A look at New Zealand between the wars
New Zealand Between the Wars, Edited by Rachael Bell, Massey University Press, $45.
What went on in this country between the end of World War I in 1918 and the beginning of World War II in 1939 is finally getting some book-length attention from historians after for so long being tucked away in the likes of chapters, papers and theses.
Last year, there was Malcolm McKinnon's examination of the 1928-1939 period in The Broken Decade and now there is this collection of studies from 12 historians who seek to bring to the interested reader accounts of some of the latest thinking about the not-so-long-ago past in New Zealand.
Although dealing with widely differing aspects of the period, the point many of them make is that while great changes and events occurred, or were initiated, there was also a strong underlying current of continuity to be ferreted out that shows how the past shapes the present in which we live.
Take Labour's historic election victory in 1935, for instance, and its groundbreaking Social Security Act of 1938, the year the party was re-elected with an increased majority.
What Labour had offered was better times for the many who were not farmers – and accordingly it was the party that won the election game, for although farmers were the "backbone of the economy", urban voters outnumbered them and flocked to the polls to ensure first, Labour took office, and then stayed there.
A distant echo of the supposed rural-urban divide we heard about during the 2017 election campaign? Perhaps. No doubt the historians will find plenty to analyse in the years to come pertaining to such matters.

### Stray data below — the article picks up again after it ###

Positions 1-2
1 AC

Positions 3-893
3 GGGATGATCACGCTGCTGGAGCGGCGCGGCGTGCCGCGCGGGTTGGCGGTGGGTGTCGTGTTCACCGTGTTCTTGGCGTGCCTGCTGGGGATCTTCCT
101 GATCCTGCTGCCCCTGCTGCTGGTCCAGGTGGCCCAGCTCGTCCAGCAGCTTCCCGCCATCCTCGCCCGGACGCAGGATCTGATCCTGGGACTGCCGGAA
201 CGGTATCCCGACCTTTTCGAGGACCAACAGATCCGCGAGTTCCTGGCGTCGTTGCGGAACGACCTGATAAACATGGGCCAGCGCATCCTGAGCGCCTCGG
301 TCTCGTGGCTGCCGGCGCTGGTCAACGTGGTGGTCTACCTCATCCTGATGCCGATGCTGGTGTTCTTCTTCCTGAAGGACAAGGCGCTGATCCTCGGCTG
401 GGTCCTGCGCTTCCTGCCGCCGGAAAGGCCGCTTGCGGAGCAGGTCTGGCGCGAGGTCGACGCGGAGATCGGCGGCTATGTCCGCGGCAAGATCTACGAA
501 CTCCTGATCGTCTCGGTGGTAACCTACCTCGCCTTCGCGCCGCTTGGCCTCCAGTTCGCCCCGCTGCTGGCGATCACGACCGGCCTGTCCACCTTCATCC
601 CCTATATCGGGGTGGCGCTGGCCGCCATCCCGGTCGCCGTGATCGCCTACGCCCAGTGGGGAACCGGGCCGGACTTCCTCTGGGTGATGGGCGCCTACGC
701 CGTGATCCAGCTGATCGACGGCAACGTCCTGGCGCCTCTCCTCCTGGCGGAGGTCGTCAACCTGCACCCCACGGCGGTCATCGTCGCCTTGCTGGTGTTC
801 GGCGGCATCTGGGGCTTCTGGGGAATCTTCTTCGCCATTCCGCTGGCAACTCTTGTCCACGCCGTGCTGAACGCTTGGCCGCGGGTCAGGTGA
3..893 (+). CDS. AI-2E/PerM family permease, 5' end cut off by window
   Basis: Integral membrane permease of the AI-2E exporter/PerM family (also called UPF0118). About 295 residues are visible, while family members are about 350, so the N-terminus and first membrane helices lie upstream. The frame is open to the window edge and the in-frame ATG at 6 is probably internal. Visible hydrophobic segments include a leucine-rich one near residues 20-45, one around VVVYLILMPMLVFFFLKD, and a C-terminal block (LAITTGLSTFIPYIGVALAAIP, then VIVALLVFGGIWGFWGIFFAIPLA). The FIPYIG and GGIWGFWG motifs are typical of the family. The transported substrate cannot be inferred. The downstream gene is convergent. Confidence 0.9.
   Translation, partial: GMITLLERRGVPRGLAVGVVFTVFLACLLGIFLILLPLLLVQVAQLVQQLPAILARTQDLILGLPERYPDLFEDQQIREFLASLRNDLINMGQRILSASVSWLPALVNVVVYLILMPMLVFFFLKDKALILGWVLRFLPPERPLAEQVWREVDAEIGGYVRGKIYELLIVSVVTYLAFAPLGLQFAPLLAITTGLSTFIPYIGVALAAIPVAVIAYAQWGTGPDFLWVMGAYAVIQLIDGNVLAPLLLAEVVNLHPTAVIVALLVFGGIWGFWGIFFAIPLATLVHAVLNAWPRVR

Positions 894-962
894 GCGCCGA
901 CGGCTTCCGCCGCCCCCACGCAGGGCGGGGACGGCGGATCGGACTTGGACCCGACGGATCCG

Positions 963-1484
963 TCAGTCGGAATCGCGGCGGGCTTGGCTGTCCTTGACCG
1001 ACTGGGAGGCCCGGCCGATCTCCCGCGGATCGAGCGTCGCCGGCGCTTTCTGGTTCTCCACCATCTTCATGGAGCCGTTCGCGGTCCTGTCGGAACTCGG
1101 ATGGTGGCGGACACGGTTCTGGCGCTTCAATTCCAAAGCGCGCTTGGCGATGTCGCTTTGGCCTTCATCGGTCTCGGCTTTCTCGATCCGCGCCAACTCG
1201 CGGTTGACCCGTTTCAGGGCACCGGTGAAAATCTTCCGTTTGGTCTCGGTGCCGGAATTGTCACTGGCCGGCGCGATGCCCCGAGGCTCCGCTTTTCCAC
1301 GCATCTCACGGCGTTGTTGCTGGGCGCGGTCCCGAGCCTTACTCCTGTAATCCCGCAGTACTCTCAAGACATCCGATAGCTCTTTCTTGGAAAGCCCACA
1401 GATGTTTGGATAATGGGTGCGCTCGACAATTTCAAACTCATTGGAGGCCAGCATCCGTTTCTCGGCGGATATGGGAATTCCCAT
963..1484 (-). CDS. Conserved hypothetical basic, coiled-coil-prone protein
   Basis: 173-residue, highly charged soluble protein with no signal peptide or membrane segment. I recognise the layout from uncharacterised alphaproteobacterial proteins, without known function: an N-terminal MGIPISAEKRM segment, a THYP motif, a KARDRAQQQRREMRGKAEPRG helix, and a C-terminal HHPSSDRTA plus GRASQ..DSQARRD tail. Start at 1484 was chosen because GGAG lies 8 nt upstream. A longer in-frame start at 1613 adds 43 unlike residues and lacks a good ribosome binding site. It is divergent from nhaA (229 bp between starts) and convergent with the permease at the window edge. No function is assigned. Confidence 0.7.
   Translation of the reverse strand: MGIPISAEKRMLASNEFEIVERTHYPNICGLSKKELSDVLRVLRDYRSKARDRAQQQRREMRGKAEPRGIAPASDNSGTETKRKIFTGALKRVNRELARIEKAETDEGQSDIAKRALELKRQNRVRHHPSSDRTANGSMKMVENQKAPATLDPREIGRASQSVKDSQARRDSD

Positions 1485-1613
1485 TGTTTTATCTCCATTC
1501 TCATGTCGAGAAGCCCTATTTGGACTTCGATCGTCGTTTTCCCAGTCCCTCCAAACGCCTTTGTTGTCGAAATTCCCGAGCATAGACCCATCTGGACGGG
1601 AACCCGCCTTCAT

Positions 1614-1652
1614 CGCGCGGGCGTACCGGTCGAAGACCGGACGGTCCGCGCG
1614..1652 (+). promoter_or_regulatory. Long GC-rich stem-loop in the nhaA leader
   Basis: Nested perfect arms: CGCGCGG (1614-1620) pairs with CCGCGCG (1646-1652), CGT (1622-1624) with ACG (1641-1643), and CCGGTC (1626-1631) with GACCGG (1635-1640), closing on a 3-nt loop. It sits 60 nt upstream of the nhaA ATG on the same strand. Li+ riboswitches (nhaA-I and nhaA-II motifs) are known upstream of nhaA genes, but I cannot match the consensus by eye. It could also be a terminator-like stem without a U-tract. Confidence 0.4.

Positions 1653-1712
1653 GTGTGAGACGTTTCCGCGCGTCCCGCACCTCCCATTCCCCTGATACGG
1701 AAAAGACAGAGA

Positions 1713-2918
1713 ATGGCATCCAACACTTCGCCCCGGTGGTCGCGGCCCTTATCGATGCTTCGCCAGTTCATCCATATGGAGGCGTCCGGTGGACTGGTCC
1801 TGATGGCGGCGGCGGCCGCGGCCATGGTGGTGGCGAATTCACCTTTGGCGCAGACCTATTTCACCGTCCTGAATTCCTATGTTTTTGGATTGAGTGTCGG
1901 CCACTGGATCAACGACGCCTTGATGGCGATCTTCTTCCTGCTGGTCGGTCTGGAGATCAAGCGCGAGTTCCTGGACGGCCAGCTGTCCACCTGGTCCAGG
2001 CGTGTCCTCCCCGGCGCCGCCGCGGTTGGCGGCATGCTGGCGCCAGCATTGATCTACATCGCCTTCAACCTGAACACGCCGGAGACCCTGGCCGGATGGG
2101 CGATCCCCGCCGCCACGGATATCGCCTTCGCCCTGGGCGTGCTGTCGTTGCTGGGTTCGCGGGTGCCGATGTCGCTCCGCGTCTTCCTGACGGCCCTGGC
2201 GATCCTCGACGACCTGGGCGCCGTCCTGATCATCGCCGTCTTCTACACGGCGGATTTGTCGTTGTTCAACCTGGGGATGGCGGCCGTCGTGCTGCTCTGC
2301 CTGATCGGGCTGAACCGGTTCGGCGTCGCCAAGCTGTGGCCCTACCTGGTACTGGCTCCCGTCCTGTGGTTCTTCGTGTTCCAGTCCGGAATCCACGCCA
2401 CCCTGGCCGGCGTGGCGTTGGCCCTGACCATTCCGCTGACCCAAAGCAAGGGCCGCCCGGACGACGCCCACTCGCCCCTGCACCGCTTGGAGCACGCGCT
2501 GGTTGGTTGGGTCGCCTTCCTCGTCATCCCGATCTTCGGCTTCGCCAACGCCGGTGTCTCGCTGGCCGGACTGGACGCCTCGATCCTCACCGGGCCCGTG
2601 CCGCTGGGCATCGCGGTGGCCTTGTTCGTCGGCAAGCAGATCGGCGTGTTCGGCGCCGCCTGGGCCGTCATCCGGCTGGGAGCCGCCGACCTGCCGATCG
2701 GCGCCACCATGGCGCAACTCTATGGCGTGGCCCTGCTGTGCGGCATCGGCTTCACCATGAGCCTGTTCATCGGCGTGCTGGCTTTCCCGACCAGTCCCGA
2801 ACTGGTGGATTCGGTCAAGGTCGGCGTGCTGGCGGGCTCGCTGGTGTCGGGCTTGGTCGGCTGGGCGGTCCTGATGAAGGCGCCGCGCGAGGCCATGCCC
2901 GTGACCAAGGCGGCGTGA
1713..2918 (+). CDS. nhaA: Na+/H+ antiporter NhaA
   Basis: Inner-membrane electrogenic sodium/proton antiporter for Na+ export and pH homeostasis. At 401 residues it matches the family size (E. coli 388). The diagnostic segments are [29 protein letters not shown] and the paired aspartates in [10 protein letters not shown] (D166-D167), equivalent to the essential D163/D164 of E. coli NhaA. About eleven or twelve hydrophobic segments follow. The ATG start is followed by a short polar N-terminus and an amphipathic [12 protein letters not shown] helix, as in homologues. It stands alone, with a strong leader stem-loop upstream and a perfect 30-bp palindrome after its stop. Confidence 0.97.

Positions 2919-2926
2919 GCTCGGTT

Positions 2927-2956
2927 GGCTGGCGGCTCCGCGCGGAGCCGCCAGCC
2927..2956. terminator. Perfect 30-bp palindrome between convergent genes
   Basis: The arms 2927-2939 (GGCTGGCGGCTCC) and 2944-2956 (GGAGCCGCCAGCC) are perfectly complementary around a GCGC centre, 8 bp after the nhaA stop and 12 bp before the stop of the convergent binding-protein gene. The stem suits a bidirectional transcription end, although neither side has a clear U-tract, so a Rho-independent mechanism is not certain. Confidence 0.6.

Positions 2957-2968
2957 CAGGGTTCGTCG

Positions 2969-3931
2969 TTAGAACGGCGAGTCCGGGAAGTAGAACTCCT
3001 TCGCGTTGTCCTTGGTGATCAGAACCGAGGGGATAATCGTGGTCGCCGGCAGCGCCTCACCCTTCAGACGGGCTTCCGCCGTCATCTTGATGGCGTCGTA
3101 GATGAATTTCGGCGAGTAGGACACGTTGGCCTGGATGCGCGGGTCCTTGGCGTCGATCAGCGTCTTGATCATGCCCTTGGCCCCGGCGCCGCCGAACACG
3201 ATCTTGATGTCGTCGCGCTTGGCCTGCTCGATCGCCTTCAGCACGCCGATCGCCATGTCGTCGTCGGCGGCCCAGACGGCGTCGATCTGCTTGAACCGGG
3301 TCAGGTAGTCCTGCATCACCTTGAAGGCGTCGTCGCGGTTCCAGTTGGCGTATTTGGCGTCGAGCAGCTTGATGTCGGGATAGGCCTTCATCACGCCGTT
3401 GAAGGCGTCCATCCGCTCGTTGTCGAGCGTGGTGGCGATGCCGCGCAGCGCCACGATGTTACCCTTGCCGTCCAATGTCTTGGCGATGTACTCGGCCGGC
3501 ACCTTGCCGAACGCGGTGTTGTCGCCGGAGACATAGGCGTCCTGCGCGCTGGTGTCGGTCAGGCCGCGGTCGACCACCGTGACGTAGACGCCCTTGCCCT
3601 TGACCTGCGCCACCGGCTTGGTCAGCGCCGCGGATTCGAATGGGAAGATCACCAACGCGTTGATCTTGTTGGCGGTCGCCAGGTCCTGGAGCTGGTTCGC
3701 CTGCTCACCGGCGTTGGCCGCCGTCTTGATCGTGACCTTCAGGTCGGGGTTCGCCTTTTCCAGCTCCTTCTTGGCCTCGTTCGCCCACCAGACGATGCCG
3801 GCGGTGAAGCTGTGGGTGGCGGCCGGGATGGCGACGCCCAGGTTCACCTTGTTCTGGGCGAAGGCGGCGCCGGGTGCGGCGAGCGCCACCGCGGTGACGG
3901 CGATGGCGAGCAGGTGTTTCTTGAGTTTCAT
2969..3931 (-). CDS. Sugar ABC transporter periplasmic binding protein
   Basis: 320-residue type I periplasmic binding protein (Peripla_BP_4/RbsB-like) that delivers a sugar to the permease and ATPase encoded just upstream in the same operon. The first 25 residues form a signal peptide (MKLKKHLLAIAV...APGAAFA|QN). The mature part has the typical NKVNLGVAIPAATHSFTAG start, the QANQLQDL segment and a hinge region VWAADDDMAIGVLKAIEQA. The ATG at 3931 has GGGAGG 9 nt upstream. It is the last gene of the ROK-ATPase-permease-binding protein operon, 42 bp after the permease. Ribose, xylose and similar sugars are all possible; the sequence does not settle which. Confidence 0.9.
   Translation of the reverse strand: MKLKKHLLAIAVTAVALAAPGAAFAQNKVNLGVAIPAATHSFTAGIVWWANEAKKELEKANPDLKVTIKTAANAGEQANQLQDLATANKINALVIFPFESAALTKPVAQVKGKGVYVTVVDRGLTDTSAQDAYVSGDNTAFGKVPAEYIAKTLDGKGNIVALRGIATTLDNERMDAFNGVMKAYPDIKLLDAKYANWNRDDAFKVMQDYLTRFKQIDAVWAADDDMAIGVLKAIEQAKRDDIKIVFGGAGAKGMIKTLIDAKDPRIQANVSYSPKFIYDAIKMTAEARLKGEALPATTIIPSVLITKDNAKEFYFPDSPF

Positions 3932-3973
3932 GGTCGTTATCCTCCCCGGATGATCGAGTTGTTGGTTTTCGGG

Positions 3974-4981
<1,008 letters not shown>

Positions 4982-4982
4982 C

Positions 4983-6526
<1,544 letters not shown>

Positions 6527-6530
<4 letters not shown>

But Labour's offerings of a state pension at age 60, plus state-funded unemployment and disability benefits and a wide range of free healthcare services created the framework of a comprehensive welfare state as well as cementing the party's grip on power. That much we know and is re-worked here.
However, there is also a case to be made – as amplified in this volume – for seeing much of what occurred as continuing the expansion of the role of the state that was already so much a distinguishing feature of public affairs in New Zealand.
Indeed, it can be argued that such expansion was a trend begun as long ago as the 1870s and that the role and functions of the state had been on an upward trajectory since.
But what Labour did, it seems, is make such a path a decisive force in the political and socio-economic landscape of the country that has featured ever since, if not always smoothly – as witness the neo-liberalism doctrine both Labour and National embraced for much of the 1980s and 1990s, when the push for "rolling back the state" was at its ideological zenith.
And to this day debate about the pension, for example, rumbles on, and inane questions to politicians like "would you resign rather than put up the age of eligibility from 65"? recur when what would be more germane to the centre of the discussion is the issue John Key singled out when he noted that while increasing the age might be good economics, it was bad politics.
So, there is much in this work – covering ground as disparate as public education and sport – that demonstrates how the past and present are linked and signals that a person needs to be aware of the fundamentals of one to properly understand the other. For the outlines of the world we live in today are to be found emerging from the shadows of yesterday.
But, as one of the book's chapter headings, "Contradiction and Contestation", suggests, although there is a road through time to be followed, it is a long and winding one, full of potholes and sometimes doubling back on itself.